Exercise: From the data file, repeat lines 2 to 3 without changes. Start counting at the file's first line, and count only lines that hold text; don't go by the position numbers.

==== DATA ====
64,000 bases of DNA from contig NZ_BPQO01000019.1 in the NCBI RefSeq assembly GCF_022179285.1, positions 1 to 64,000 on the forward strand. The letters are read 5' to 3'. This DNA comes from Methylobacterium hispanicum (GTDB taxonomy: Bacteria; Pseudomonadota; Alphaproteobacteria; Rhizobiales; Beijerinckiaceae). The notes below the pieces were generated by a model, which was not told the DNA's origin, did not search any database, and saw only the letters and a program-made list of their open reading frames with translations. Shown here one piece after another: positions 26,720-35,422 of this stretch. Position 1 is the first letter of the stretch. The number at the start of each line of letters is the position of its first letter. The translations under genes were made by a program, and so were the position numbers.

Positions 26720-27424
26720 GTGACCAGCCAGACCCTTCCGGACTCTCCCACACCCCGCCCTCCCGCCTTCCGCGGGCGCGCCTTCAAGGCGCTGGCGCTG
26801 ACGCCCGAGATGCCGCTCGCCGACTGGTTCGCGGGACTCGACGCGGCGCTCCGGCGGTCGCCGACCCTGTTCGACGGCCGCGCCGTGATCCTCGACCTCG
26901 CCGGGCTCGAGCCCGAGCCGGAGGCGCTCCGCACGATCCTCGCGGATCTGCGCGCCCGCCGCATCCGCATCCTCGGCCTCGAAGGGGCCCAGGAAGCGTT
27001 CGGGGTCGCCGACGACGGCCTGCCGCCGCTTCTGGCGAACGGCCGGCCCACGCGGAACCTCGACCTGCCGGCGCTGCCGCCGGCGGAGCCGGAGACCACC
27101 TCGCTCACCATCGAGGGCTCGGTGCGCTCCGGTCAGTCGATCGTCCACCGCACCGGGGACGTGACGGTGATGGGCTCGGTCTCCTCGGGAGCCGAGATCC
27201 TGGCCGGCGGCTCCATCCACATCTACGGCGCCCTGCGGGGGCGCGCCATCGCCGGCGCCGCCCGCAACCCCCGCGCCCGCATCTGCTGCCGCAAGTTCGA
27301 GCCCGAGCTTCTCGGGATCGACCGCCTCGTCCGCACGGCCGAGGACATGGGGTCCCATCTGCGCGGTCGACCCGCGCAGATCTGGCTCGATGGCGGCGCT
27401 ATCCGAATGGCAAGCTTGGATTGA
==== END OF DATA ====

Positions 26720-27424
26720 GTGACCAGCCAGACCCTTCCGGACTCTCCCACACCCCGCCCTCCCGCCTTCCGCGGGCGCGCCTTCAAGGCGCTGGCGCTG